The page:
Why don’t more Indigenous groups and civil organizations take action to retrieve illegally acquired cultural heritage artifacts? There is more than one answer to this question. First, the legal processes of retrieval take great amounts of time, effort, and are also extremely expensive. Second, these collections continue to be fed by unlawful exploitation of archaeological sites. Indigenous peoples must contend with continuing efforts by tourists, art dealers and scholars to purchase culturally important objects still in use (Daes 1993, p. 14).

Infringement Phase 2: Disappearance Act of Copyright

One wonders why a modern society would endeavor to make people invisible, but this is the case for entire groups of Indigenous Peoples:

There are also some tribes that do not have federal recognition who are not granted the same sovereignty status as tribes that are recognized by the federal government. Individuals who self-identify as Native American, who are not enrolled in tribes, do not receive the benefits of citizenship of a sovereign nation or state recognized tribe (Lord 2014, p. 30).

 Within cultural institutions, Torsen and Anderson (2010, p. 14) also claim that

[…] the main obstacle for tradition-bearers in claiming ownership of cultural heritage and TCEs that reside within cultural institutions is that they are often not legally recognized as the rights holders. This means that they have limited capacity to argue and assert legal rights and interests in order to negotiate management frameworks that are culturally appropriate.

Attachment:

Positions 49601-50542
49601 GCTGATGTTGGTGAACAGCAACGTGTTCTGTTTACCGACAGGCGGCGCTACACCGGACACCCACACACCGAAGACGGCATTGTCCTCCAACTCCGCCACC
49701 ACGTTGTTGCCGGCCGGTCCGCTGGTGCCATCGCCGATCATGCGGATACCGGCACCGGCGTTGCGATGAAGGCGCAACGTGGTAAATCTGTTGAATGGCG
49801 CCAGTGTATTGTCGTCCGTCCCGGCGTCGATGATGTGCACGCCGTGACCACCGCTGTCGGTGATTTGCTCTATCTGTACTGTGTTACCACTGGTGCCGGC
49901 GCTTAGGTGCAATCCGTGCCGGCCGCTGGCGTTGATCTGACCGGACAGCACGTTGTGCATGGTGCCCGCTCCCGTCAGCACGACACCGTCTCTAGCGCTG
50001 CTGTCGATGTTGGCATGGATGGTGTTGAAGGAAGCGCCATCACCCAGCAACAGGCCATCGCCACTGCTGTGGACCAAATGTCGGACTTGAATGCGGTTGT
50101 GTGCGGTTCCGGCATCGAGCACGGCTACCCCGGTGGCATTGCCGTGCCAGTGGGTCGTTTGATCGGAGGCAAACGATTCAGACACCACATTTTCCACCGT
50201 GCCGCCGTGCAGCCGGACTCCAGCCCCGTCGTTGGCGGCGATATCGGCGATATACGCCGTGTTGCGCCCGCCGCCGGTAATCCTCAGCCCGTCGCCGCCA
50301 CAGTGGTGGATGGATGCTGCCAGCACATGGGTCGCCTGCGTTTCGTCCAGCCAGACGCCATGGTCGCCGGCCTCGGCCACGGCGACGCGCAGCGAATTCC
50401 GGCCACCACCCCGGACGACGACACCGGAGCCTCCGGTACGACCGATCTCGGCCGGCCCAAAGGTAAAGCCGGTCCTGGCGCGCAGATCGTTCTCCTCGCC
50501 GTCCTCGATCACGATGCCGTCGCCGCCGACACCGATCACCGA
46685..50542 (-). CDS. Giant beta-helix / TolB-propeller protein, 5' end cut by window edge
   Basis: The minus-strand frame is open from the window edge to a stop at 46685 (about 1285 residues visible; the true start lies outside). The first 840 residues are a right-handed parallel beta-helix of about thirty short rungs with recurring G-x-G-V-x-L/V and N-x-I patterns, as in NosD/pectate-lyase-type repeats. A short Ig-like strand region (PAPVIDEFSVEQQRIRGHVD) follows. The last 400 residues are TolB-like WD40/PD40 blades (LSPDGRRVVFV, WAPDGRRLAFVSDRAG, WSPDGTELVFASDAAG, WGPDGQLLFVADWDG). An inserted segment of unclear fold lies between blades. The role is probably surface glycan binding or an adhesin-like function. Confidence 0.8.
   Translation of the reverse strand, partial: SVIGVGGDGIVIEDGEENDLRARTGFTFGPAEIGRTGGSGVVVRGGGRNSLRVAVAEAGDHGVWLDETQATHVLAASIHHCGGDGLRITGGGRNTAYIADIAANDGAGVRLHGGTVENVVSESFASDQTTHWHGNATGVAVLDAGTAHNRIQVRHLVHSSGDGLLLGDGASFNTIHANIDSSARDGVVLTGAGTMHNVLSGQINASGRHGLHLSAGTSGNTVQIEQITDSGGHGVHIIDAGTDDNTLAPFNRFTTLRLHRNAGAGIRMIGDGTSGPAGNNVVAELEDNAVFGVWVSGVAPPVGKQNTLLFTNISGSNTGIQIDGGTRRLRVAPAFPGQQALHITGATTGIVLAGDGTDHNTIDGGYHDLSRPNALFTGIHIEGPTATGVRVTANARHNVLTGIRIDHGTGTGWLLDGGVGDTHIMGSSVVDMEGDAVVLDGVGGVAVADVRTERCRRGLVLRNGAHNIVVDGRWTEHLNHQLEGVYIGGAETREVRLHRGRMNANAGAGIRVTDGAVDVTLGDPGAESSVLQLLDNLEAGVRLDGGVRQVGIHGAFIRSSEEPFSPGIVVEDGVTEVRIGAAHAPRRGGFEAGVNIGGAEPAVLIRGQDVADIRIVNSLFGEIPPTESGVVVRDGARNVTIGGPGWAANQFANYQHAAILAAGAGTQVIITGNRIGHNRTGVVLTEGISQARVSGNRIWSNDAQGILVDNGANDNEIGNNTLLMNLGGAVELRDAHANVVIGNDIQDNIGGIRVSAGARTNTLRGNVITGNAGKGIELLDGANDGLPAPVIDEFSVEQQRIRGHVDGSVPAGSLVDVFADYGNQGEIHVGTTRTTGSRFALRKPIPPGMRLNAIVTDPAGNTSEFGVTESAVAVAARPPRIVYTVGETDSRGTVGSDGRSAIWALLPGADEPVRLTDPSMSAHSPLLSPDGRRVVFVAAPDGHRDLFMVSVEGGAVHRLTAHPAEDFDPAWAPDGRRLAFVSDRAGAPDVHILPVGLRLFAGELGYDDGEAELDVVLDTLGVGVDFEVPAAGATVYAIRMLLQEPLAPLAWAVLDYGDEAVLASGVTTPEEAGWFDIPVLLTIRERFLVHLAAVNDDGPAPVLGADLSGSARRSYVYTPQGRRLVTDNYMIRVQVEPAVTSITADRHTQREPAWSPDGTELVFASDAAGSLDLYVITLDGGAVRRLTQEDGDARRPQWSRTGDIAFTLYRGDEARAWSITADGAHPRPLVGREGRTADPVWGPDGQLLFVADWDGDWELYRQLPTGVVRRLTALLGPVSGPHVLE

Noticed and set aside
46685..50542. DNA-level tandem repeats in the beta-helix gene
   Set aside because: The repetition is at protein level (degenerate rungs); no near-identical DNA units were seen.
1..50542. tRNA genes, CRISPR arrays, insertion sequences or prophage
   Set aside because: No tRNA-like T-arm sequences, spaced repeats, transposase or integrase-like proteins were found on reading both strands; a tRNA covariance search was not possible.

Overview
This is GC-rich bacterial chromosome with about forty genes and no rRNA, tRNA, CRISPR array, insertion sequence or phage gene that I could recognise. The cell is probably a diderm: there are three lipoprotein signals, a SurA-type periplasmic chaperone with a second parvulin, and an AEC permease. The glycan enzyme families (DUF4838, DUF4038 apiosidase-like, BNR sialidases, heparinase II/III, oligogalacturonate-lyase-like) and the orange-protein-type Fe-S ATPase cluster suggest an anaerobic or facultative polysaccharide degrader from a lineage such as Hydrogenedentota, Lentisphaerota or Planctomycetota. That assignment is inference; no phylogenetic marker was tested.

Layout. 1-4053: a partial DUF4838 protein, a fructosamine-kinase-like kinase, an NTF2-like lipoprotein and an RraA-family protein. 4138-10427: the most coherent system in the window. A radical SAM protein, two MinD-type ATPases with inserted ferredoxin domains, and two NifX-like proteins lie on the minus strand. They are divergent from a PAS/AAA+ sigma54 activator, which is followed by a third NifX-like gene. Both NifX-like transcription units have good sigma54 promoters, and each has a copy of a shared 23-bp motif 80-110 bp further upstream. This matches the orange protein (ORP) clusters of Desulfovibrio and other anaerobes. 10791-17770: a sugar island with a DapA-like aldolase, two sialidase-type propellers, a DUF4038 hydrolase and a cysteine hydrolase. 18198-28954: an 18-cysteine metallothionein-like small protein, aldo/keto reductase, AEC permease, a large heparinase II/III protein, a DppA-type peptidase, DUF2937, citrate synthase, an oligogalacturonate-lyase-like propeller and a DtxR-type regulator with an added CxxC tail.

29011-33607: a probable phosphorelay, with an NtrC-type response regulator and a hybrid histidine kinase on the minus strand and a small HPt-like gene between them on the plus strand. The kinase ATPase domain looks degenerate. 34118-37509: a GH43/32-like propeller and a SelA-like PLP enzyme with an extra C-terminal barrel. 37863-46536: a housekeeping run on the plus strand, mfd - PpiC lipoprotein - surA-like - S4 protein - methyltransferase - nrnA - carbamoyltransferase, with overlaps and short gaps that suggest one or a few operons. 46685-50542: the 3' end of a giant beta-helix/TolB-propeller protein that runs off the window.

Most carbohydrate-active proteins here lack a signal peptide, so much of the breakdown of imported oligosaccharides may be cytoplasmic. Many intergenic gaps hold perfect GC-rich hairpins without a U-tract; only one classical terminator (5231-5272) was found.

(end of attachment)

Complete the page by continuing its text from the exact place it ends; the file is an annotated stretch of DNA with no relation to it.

The failure to recognize groups of Indigenous People allows cultural institutions to avoid the payment of IP fees to original owners. To provide a more detailed explanation of this situation, it is important to first make a distinction between two different intellectual property categories that lie within a legal framework. As Lord explains:

Works are either currently protected by intellectual property law or reside within the public domain. A work eligible for intellectual property protection will remain under protection for a period of time. After the limit of the protection term is reached, the work becomes part of the public domain. Works that are no longer protected by intellectual property law or that were never protected by intellectual property law reside within the public domain […]. (2014, p. 35)

Given this legal context, it is very likely that most collections that hold the TCEs and TK of the Indigenous Peoples in museums, libraries, archives, and other cultural institutions reside within the public domain and have never been protected by intellectual property law. Lord provides more insight on this matter: